The Food Access Environment and Food Purchase Behavior of SNAP Households

The Food Access Environment and Food Purchase Behavior of SNAP Households

Published: Mar 31, 2015
Publisher: Journal of Hunger and Environmental Nutrition, vol. 10, issue 1
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Authors

Julie Worthington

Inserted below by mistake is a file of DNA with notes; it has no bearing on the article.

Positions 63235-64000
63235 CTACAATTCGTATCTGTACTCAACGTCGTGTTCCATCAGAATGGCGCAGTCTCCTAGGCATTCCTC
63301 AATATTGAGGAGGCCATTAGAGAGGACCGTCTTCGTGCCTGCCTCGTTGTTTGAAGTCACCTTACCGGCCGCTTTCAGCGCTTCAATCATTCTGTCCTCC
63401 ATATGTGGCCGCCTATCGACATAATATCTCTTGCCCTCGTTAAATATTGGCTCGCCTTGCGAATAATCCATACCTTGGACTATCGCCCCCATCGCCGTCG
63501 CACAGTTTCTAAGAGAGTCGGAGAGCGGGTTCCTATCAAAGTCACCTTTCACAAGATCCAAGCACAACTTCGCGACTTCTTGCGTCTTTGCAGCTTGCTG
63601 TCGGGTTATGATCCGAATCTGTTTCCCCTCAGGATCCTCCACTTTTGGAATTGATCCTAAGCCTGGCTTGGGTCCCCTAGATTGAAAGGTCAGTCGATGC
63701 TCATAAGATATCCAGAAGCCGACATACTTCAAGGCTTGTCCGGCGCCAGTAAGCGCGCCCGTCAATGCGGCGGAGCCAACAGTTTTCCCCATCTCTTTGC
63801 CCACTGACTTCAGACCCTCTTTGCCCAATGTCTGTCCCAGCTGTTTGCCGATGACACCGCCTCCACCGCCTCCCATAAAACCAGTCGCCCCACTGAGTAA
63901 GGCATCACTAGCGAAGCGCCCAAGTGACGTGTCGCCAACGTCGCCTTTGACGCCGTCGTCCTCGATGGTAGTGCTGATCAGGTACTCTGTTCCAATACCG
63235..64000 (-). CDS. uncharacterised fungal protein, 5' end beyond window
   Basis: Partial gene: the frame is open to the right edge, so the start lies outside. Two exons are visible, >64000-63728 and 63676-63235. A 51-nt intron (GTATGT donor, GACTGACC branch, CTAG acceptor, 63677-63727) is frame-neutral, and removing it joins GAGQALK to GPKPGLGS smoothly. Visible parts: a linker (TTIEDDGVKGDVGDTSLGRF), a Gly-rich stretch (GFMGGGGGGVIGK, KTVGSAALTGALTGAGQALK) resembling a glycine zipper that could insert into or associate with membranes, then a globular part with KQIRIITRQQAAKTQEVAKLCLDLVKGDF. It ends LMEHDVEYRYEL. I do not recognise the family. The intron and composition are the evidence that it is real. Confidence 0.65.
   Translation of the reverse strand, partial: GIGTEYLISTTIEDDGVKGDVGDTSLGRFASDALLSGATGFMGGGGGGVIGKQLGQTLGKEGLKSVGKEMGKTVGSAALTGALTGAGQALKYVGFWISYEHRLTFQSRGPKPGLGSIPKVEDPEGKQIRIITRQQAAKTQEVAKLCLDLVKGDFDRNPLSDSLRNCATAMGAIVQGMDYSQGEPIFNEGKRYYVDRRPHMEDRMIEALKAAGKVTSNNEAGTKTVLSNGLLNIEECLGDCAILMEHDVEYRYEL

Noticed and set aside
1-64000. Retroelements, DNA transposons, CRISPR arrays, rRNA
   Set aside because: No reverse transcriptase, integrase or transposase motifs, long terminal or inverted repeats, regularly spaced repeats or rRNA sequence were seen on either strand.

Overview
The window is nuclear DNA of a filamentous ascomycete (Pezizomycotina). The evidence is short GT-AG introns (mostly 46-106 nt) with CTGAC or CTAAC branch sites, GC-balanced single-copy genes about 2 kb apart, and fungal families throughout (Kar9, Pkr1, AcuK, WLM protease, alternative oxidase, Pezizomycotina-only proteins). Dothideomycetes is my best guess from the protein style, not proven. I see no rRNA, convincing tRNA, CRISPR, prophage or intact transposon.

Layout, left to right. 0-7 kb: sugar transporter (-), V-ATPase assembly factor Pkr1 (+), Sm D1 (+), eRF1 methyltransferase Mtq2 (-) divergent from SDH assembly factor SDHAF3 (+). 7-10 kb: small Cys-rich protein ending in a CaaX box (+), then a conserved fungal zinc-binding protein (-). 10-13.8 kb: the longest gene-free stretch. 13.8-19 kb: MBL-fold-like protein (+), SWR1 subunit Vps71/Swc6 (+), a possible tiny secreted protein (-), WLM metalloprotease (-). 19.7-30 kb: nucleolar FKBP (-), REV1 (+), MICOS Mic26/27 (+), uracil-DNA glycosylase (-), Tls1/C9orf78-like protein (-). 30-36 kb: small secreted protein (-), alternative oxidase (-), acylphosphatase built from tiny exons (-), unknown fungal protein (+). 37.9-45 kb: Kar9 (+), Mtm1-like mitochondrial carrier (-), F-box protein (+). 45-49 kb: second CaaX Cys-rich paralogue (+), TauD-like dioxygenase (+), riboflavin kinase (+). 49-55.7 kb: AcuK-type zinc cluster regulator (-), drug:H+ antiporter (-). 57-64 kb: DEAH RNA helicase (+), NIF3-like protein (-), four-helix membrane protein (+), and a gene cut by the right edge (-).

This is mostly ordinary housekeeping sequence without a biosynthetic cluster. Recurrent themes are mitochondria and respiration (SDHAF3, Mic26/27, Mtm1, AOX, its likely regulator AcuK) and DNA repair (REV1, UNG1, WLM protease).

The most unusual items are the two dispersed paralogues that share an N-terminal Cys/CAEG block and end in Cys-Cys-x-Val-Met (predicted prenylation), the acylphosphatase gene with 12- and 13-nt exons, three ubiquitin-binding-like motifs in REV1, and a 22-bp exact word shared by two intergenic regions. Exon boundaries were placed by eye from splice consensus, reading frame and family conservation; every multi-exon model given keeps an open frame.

This study describes the food access environment and food purchase behavior of Supplemental Nutrition Assistance Program (SNAP) households using data from the SNAP Food Security Survey, the largest and most recent national survey of SNAP participants to date. To characterize households’ geographic access to food, street addresses of households and retailers were used to calculate the distances to stores and numbers of retailers in the area. Food purchase behavior was described by the type of store from which respondents purchased most of their groceries, the reasons why they preferred to shop there, typical mode of transportation, and typical travel time and distance to the store. The study found that at least half of SNAP participants have access to one or more supermarkets within close range of their household and do the majority of their food shopping at a supermarket (less than 1% purchase most of their groceries at a convenience store). SNAP households typically bypass nearby stores to use stores farther from home because they offer low prices or sales. With 1 in 7 Americans currently participating in SNAP, these findings can help policymakers understand the prevalence and extent of access limitations among SNAP households and how they acquire healthy food.

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